- A systematic review and meta-analysis failed to determine the most effective treatment for cellulitis, citing low-quality evidence.
Why this matters
- The optimal antibiotic treatment for cellulitis is unclear.
- Cellulitis was the primary diagnosis in 35% of included studies.
- No evidence supported a specific antibiotic as most effective:
- Penicillin vs cephalosporins: risk ratio (RR), 0.98; 95% CI, 0.68-1.42.
- Cephalosporin A vs cephalosporin B: RR, 1.02; 95% CI, 0.96-1.09.
- β-lactam vs macrolide, lincosamide, or streptogramin: RR, 0.94; 95% CI, 0.85-1.04.
- Quinolone or vancomycin vs other antibiotic: RR, 1.04; 95% CI, 0.94-1.16.
- Linezolid vs other antibiotic: RR, 1.00; 95% CI, 0.95-1.05.
- Clindamycin vs trimethoprim sulfamethoxazole: RR, 1.05; 95% CI, 0.96-1.15.
- Antibiotics with activity against methicillin-resistant Staphylococcus aureus did not add to effectiveness (RR, 0.99; 95% CI, 0.92-1.06).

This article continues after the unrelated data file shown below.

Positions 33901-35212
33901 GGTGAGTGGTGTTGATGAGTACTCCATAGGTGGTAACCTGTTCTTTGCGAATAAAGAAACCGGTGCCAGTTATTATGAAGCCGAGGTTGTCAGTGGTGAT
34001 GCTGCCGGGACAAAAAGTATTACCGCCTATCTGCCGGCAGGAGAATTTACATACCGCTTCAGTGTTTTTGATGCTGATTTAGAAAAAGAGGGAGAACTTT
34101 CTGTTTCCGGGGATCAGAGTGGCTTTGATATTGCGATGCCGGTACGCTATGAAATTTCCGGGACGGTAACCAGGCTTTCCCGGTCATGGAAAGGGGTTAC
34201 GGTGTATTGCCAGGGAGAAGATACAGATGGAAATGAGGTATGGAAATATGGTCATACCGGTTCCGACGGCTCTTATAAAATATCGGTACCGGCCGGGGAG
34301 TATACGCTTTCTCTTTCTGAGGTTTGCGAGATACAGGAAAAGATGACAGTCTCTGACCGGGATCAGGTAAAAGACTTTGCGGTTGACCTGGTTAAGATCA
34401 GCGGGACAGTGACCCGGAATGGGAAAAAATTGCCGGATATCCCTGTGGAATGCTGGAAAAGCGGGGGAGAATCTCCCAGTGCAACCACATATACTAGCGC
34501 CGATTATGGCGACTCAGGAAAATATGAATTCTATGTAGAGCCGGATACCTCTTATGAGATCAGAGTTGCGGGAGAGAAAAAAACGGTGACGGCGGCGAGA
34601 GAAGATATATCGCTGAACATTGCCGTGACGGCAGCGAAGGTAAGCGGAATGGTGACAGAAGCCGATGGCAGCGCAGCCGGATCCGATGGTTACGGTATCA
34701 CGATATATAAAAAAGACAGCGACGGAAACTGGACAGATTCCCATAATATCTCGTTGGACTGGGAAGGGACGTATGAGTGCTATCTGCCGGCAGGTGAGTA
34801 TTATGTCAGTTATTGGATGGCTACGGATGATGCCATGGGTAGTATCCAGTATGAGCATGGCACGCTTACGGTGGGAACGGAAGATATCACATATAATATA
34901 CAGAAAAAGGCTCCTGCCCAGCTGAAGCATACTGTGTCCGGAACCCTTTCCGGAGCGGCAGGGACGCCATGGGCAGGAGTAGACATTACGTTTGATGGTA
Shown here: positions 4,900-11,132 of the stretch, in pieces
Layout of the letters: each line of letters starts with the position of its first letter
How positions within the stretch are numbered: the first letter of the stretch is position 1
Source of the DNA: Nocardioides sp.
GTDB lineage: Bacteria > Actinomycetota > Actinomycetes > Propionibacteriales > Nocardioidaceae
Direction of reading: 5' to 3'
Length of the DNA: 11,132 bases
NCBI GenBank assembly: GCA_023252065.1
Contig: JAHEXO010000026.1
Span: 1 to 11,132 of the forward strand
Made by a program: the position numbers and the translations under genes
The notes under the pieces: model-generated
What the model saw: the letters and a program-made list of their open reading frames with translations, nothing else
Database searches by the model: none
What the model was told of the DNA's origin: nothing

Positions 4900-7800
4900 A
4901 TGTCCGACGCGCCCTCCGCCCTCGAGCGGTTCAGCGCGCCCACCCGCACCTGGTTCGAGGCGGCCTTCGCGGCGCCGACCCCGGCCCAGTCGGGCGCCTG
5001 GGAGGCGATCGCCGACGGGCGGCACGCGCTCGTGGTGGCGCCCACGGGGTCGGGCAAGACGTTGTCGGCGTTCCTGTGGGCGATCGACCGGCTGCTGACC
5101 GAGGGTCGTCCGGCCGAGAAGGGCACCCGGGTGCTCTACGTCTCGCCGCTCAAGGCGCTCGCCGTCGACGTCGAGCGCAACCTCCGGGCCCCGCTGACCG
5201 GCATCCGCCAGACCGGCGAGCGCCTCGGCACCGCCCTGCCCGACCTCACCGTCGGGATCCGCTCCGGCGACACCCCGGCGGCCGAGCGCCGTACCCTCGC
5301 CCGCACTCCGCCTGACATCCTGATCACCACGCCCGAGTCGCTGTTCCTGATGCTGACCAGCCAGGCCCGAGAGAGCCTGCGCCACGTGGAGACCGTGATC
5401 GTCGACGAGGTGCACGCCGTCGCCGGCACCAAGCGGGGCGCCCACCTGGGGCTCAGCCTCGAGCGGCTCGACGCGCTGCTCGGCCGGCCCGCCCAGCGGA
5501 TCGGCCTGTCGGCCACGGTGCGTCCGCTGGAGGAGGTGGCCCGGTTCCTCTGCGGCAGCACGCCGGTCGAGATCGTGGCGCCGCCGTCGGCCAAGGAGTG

- Intravenous antibodies were inferior to oral antibiotics (RR, 0.83; P<.001 low-quality evidence>
- Longer treatment duration did not improve effectiveness (RR, 0.99; 95% CI, 0.94-1.04).
- 43 studies (5999 participants) were included in the meta-analysis.
- The primary outcome was the proportion of patients cured, improved, symptom-free, or symptom-reduced after treatment.
- Funding: None disclosed.
- Most included studies lacked clear endpoints.